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Red Lanterns FW Kent Park 10 17 18 by Rick Hollis

Aldo Leopold’s Red Lanterns

On our way back to the CEC we spied these blackberry leaves. Eric reminded us that Aldo Leopold referred to red bramble leaves as Red Lanterns lighting his way.

F.W. Kent Park, Johnson, Iowa, US
Oct 17, 2018 7:54 AM – 10:43 AM
Our bird walk from 8 to 11 was a wonderful.  We saw very few flowers [less and less with every visit] but decent birds.  The weather was delightful.  A bit chilly [40s] when we started but increasingly nicer as we walked.  It was breezy, but there was barely a cloud in the sky.

The four of us saw 30 species (+1 other taxa) on our one mile walk.  Much of our time was spent on the incredible numbers Ruby-crowned Kinglets.

Canada Goose  2, Turkey Vulture  2, Osprey  1, Accipiter sp.  1, Red-tailed Hawk  1, Red-headed Woodpecker  1, Red-bellied Woodpecker  4, Downy Woodpecker  1, Northern Flicker  6, Blue Jay  25, American Crow  2, Black-capped Chickadee  2, Tufted Titmouse  2, Red-breasted Nuthatch  1, White-breasted Nuthatch  2, Brown Creeper  1, Ruby-crowned Kinglet  50 [Loose groups 5-10, all moving same direction.  All observers agreed with count], Eastern Bluebird  1, European Starling  30, American Goldfinch  41, Fox Sparrow  1, Dark-eyed Junco  10, White-crowned Sparrow  1, White-throated Sparrow  15, Song Sparrow  2, Red-winged Blackbird  500, Brown-headed Cowbird  8, Common Grackle  500, blackbird sp.  1000, Nashville Warbler  1 [Two of us saw it well. Top olive.  Head gray. Undersides Yellow at front. Small patch of white. Yellow undertail.  Yellow was nearly AMGO yellow], Yellow-rumped Warbler  8, and Northern Cardinal  1. NB For all counties or regions, eBird has lists of what species are expected, and how many are expected. Two species were flagged on today’s walk: Nashville Warbler and the incredible number of Ruby-crowned kinglets.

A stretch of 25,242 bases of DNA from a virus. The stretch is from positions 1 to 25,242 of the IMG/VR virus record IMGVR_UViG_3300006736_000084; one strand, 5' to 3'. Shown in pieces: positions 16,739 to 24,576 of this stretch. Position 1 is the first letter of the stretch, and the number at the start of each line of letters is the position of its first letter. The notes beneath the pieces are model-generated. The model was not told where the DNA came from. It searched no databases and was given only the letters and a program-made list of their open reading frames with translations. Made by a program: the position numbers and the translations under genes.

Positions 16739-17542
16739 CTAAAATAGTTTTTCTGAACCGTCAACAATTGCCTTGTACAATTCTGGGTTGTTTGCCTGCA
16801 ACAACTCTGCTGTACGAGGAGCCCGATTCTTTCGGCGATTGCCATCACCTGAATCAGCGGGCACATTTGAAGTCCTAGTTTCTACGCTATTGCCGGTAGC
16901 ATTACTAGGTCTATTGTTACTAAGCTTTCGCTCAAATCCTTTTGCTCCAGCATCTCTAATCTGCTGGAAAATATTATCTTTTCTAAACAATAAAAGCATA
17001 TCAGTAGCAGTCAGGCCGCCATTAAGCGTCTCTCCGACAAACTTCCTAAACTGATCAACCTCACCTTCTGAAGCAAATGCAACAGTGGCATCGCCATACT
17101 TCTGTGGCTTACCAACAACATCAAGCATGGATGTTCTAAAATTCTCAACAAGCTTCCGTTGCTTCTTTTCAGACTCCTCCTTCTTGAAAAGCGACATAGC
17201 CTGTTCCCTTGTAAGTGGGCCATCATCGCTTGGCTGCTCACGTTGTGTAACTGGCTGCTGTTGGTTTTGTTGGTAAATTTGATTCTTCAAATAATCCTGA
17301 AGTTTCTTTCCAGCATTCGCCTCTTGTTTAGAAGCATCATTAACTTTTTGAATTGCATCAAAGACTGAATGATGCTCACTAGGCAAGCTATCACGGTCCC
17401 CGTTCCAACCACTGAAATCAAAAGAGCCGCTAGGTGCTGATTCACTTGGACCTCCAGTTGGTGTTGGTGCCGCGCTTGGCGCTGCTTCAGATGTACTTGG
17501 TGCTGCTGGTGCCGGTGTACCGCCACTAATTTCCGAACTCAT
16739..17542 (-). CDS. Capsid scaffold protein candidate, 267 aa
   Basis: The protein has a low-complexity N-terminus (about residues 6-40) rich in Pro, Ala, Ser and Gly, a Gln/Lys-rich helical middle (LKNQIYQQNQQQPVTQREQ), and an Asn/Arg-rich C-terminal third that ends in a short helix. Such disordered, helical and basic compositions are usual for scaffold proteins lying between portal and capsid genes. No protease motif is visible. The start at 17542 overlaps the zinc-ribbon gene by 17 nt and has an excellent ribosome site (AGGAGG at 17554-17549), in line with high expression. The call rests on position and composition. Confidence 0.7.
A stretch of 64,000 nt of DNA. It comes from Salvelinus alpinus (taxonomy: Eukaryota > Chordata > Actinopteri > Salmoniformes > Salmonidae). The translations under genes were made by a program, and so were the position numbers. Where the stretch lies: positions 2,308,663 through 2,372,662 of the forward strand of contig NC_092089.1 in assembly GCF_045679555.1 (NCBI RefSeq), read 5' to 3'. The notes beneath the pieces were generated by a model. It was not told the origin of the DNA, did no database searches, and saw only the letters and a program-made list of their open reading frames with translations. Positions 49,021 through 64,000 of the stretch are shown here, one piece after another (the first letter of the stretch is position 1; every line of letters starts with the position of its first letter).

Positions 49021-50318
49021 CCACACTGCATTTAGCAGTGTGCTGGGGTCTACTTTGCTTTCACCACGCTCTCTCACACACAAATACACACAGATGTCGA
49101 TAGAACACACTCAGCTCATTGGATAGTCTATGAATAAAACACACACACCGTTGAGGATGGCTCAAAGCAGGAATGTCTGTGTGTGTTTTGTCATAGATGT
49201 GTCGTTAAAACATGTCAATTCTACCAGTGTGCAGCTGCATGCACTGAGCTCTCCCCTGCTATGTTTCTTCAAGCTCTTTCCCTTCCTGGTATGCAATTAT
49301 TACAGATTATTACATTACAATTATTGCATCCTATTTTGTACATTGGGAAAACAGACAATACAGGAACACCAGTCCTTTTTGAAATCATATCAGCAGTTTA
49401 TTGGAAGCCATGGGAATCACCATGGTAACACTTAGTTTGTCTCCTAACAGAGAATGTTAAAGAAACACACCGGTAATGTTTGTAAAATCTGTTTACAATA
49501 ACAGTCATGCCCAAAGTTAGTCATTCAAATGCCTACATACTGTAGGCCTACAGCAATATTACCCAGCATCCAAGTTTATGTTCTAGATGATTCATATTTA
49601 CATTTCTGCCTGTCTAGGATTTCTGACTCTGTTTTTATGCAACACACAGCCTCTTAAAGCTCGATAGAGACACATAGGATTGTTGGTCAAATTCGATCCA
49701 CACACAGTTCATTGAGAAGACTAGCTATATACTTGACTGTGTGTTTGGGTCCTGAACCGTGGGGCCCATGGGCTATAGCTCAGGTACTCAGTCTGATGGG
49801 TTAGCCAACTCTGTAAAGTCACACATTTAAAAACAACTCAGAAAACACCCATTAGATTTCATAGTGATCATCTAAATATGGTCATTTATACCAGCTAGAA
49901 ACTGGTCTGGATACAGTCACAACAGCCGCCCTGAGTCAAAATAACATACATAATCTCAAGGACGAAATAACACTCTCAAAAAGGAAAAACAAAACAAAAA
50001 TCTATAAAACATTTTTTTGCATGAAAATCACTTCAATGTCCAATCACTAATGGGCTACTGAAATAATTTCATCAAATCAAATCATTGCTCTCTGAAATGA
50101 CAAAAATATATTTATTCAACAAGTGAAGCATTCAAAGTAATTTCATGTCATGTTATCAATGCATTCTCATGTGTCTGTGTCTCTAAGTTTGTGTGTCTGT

American Goldfinches were scarce until we hit the bench overlooking the fishing pond.  Across the pond, on limbs in and near the water we saw quite a few.

a few of the American Goldfinches we saw.

One of the interesting flowers we did see was this flower.  It looks rather like an aster, but I believe it may be False Aster (Boltonia asteroides). It is also called White Doll’s Daisy or False Chamomile.

Two more sights from this morning

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